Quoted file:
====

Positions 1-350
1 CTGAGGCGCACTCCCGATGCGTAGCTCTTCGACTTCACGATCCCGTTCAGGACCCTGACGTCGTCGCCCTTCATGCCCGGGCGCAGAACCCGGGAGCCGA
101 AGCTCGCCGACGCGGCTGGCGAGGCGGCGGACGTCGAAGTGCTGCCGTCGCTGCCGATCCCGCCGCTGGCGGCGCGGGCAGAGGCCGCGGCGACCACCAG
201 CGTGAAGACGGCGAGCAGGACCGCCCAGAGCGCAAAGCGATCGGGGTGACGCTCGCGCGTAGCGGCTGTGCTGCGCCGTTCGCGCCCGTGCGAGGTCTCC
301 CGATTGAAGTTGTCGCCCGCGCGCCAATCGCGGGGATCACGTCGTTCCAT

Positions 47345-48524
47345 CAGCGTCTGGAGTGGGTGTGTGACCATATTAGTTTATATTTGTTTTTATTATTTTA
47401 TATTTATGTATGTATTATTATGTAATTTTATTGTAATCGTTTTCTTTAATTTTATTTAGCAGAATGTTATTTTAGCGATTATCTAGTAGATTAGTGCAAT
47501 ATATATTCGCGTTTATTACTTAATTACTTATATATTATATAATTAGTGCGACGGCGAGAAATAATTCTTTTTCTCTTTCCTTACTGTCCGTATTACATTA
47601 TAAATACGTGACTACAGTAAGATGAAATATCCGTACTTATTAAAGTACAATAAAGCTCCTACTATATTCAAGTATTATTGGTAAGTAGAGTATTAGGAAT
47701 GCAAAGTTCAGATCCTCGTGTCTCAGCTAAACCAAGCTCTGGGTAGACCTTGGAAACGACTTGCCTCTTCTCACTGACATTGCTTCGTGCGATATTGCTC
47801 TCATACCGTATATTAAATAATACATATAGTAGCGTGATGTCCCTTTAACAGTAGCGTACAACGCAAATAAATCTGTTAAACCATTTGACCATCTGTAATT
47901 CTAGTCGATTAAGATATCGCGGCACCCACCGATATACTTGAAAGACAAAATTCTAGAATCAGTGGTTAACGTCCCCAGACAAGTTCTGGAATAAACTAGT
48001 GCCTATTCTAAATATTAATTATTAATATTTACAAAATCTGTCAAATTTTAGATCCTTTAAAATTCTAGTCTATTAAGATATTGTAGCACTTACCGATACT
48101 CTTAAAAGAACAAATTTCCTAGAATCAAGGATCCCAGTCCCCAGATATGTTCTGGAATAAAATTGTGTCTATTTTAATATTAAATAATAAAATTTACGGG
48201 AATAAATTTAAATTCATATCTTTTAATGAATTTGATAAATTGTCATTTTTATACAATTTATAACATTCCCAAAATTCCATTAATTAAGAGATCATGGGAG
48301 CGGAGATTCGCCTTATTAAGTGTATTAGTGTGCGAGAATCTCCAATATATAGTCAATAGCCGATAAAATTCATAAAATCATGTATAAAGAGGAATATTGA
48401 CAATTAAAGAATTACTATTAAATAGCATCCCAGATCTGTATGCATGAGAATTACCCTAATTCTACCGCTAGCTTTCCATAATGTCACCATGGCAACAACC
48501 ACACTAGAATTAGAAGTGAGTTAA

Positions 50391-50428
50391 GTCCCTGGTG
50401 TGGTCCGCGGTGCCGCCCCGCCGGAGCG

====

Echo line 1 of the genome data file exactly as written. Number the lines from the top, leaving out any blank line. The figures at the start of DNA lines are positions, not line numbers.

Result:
Positions 1-350